Sometimes, the show must go on, even if the performers have never actually seen it.
Such was the mantra for Clinton Canady IV, the entrepreneur behind “HamiltunesDC,” a singalong celebration of the hit musical “Hamilton.”
Canady was visiting a friend in Los Angeles in February when he happened upon a West Coast singalong called “HamiltunesLA.” In less than two months, he partnered with friends at District Karaoke to reproduce the experience at a drum store on Rhode Island Avenue. More than 60 people showed up to sing every song in the 2 ½- hour show, even though most, like Canady, had never seen it performed on Broadway.
On July 3, a second, larger gathering at Busboys and Poets followed. Then, on Aug. 13, Canady and his girlfriend finally scored tickets to see the musical on Broadway. The next day, tickets for the third “Hamiltunes” sold out, and Canady pressed on with plans to stage his biggest gathering yet, knowing that, at least for now, the singalong is the closest a lot of these young and not-so-young, scrappy and hungry fans might ever get to seeing Lin-Manuel Miranda’s show.
“Our goal is not to make it an exclusive event, like seeing ‘Hamilton,’ at the Richard Rodgers Theatre has become,’” Canady said. “Hamiltunes allows people to express themselves, and share their love of the show.”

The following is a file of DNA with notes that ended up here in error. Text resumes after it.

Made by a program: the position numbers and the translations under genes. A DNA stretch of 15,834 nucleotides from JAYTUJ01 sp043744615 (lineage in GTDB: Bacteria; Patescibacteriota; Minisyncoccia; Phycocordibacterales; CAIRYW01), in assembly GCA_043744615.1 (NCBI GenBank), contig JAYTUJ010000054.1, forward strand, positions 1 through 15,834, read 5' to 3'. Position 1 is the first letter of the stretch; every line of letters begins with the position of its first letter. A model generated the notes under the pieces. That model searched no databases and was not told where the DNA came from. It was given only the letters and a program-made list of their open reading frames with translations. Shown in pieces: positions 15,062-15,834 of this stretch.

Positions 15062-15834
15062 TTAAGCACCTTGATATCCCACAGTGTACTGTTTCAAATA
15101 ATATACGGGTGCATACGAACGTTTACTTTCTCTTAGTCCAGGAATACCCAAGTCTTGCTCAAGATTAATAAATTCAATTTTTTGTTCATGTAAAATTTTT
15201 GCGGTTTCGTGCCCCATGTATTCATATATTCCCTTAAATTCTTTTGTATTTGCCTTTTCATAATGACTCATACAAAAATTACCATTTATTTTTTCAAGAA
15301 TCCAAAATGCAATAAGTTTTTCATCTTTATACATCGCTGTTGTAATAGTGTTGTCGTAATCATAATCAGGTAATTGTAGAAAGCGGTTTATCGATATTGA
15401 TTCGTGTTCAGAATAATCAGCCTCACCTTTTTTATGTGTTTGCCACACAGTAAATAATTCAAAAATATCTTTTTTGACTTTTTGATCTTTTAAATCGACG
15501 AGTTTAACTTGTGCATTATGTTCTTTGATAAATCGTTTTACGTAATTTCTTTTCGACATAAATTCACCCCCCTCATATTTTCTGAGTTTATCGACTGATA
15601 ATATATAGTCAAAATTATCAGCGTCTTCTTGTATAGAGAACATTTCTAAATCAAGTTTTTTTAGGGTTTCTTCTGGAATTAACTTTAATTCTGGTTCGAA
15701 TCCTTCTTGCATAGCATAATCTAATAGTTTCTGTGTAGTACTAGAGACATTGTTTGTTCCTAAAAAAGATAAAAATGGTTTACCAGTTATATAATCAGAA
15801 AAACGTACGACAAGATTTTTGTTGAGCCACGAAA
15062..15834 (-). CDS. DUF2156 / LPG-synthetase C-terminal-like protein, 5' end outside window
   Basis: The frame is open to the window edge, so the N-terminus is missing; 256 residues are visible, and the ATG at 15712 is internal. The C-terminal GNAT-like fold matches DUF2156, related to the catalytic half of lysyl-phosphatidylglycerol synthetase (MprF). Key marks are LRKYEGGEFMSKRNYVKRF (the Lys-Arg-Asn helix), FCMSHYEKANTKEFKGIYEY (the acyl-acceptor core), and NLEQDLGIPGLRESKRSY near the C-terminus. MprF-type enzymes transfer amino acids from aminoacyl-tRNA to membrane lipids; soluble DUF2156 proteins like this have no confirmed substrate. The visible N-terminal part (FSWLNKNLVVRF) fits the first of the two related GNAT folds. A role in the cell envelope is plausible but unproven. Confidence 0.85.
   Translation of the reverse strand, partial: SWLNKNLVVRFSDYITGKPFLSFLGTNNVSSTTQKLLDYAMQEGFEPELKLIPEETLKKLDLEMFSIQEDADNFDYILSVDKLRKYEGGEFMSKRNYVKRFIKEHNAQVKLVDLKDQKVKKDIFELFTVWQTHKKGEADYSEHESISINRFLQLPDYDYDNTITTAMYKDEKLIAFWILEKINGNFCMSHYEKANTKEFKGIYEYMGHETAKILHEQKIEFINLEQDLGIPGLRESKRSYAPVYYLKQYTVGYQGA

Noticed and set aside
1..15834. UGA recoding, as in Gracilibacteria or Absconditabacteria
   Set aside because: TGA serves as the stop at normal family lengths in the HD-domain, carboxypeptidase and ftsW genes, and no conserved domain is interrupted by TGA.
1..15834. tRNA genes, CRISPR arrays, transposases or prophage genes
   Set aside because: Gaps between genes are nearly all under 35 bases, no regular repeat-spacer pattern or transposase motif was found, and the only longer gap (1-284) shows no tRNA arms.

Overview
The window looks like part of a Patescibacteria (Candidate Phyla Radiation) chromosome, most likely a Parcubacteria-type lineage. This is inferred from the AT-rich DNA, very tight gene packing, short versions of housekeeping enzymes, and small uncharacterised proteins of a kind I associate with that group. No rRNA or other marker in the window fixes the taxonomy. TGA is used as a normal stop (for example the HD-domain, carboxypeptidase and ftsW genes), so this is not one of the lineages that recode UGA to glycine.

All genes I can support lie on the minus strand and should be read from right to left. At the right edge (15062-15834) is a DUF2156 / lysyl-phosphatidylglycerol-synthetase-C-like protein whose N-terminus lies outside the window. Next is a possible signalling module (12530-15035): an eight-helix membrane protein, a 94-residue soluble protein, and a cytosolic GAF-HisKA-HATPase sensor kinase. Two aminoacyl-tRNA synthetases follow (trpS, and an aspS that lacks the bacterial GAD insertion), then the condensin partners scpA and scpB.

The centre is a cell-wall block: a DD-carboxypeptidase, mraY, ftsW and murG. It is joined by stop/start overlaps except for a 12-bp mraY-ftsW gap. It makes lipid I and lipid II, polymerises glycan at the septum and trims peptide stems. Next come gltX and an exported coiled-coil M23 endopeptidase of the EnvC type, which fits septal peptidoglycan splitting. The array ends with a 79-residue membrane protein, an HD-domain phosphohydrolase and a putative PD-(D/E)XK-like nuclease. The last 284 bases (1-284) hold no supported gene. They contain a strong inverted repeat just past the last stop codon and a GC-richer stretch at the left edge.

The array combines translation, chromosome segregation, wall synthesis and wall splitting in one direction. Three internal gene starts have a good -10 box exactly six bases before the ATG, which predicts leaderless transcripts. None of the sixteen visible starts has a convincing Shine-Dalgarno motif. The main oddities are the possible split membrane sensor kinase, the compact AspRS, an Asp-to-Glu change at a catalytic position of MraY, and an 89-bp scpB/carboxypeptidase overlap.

Who are these folks raising glasses for the freedom to sing along? They are corporate lawyers, drama teachers, National Public Radio producers, stay-at-home moms and U.S. Army servicemen. But at Hamiltunes, most are known only by their stage names. (Canady goes by “Classic C,” but most monikers are somehow tied to the show.) After buying $15 Hamiltunes tickets for the Aug. 26 events, patrons submitted a list of songs and parts they’d like to sing. For example, “Cookie” successfully requested to sing the role of siren Maria Reynolds in “Say No to This.” Canady and Jesse Rauch, his partner from District Karaoke, keep track on a spreadsheet, which they eventually opened up to everyone attending to fill in the blanks.
One of “Hamilton’s” many hallmarks is its diverse cast; the only lead role played by a Caucasian is that of King George. Appropriately, the 160 singers who came to the Edgewood Arts Center in Brookland were a veritable human rainbow, and each role was fair game for every race and gender. Singers passed an “A. Ham” baseball cap around to each volunteer who took a turn singing the role of the Founding Father, whether it was an Asian girl, a Latino guy or Canady himself. Rachel Horn, a NPR producer, jumped gamely into the burly role of Colonial spy Hercules Mulligan. Dan Kois, a culture editor of Slate, claimed the part of Schulyer sister Peggy in a trio for “Hamilton’s” female leads.
“We’ve had a balding Peggy, so why not a female King George?” singer Elle Gitlin quipped on Twitter.